Clyde says: > You are declaring that children learn arithmetic most naturally via the mathematics of *quantities" which have whole-number numerators. In that much you surely are correct. But much of your rhetoric and logic will be simplified if you rework it all through the context of quantities.
Robert responds: >This is false by definition. This would be like saying that children learn to read most naturally by reading prescriptions off medicine bottles. At the heart of arithmetic is number (not quantity) and operation. When we say 3 apples plus 4 apples, this is a physics problem, that involves math.
I agree with Clyde - children learn to count, and even to count perhaps in pure numbers. Its a game, with its own rhythm, like skipping rope. But expressions like "how many" beg for an object: "how many apples". Beginning arithmetic such as addition has always been greatly aided by grounding in real world objects. That's how children begin to understand expressions like 3 + 5; they relate it to a real-world situation, like "3 apples + 5 apples".
Multiplication again is aided by relating to real world situations. I have 12 cars that need 4 tires each. Note the asymmetry that is captured by the tradition terminology - 12 (cars) is the multiplier and 4 (tires each) the multilplicand (most natural mapping, though their are others.)
As learning progresses people get used to simply dealing with the expressions as entities in their own right without caring too much how they map. That's been called the "symbolic" level of understanding, I see it as a "meta" level.
I'd like to combine this with some observations about variables and language. In a prior post Robert Hansen question whether children can know the "significance" of variables like "x". I didn't quite know what to make of that position, but I'll guess he meant that they are not ready for contemplating algebraic expressions as entities in their own right. If so I agree, but I also agree with Clyde that they certainly can understand "length x width".
What are variables anyway? What is their significance?
(This is not about what to teach, but about what to keep in mind) One way of thinking about those questions is to get very basic and general. A variable can be viewed as any symbol that works by indicating a "to one" relationship lurking between values. So, for "length x width", we expect that in a context in which that can be made concrete, we have values: length->value1, and width->value2.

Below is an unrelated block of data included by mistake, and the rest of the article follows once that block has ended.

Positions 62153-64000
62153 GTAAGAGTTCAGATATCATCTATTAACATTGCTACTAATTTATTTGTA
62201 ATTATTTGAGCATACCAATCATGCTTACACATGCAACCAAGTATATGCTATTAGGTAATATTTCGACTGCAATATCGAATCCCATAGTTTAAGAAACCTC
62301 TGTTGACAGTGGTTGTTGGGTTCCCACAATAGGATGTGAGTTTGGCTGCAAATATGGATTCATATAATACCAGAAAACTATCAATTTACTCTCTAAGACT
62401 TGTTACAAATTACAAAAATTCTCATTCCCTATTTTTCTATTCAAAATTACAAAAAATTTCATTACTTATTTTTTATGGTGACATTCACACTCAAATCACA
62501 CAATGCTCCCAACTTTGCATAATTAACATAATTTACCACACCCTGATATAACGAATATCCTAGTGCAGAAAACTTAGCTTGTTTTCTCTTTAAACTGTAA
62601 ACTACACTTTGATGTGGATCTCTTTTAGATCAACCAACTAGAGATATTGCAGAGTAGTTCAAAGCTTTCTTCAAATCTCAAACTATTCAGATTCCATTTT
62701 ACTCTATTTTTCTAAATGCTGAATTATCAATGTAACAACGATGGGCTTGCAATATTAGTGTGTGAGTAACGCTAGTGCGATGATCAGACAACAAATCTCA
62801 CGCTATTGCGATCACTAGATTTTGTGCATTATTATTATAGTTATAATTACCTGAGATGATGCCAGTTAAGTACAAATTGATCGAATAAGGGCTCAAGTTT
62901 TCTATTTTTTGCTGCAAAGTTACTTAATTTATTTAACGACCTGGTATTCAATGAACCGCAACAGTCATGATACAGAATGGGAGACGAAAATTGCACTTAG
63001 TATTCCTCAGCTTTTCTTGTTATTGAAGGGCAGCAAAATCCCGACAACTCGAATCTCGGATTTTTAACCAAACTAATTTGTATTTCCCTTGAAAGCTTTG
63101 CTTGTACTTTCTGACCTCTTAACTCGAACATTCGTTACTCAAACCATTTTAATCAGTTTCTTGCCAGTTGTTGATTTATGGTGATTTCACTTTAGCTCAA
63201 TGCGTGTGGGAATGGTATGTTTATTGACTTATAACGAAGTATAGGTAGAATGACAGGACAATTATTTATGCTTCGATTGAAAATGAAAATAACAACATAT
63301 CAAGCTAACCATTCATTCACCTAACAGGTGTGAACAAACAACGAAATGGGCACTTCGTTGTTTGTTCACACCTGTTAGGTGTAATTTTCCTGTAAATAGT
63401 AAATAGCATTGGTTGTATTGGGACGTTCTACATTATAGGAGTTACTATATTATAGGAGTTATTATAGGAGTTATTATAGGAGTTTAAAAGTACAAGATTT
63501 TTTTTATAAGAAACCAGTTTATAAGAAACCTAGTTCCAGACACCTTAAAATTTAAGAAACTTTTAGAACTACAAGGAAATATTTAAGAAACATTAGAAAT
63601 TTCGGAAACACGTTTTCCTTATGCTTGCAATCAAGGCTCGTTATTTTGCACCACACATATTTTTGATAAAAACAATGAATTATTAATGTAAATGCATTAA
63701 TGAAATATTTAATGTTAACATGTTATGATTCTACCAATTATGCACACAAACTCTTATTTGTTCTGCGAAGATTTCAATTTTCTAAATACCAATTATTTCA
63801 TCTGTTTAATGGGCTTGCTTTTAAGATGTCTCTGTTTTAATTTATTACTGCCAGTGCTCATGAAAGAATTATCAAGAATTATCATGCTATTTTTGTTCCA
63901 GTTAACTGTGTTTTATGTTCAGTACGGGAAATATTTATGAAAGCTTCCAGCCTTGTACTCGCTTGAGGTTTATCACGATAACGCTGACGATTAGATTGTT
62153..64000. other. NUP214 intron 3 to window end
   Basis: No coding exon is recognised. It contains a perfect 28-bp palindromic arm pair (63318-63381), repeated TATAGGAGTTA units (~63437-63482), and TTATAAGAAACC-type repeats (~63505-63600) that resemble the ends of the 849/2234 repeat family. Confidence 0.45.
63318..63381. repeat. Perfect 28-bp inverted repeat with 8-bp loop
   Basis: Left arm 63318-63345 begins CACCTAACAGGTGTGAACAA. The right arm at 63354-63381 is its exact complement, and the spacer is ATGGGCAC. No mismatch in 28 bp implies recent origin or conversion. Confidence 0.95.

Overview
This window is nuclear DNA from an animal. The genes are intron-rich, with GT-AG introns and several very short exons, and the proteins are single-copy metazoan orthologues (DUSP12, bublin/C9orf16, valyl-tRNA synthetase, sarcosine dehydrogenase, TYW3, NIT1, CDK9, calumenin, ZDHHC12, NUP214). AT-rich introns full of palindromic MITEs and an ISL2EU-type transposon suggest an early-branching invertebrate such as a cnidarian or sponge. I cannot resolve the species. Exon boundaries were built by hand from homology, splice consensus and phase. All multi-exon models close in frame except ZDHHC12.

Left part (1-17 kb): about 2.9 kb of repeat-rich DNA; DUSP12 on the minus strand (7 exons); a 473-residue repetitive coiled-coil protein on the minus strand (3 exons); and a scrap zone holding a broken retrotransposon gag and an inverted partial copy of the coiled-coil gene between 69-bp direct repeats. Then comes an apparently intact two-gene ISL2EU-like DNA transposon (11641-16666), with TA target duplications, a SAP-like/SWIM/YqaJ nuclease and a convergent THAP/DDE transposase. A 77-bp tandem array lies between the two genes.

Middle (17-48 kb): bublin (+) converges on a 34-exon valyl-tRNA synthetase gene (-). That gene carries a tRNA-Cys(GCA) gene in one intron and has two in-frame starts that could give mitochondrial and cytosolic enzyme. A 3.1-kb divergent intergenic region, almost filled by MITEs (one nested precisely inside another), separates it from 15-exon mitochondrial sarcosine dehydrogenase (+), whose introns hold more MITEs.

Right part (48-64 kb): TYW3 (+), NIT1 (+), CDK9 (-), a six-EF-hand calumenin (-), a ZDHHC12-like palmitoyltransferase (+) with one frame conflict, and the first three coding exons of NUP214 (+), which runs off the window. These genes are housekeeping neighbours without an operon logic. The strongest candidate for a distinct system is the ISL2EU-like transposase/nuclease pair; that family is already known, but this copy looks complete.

Note the similarity to words indicating roles, like mother or father. Children easily and intuitively use these words, and knows that in any concrete instance of having a mother we have mother->(Mrs. so-and-so).
One could argue that's really all that variables are - but by relating them to our normal and intuitive (hard-wired in some sense) use of language we see they are actually quite pervasive and absolutely essential to expressing thought. Children use "variables" all the time.
(Note we also have connections here to the modern conception of "function", Kirby's "dot" notation, etc.)
Does this way of looking at variables have anything to do with Clydes insistence that children learn via "quantities"? I think so.
- --- Robert Hansen says: >Also note, 3x2 is the multiplication of two numbers. The first factor (3) is labeled the multiplier, the second (2) the multiplicand and the result (6) the product. That is simply a matter of convention.
I don't think its "convention" at all - the traditional terms can be seen in a couple different ways where they make more sense: (1) in mapping to real world situations for simple multiplication type word problems, and (2) from the fact that in many situations the "multiplicand" need not be a pure integer at all. If we teach multiplication straight away as a symmetrical (commutative) operation between two numbers (which is not how the ancients thought of it) then those terms make little sense. What does not make sense for me, though, is the teaching multiplication devoid of such contexts where those terms are helpful.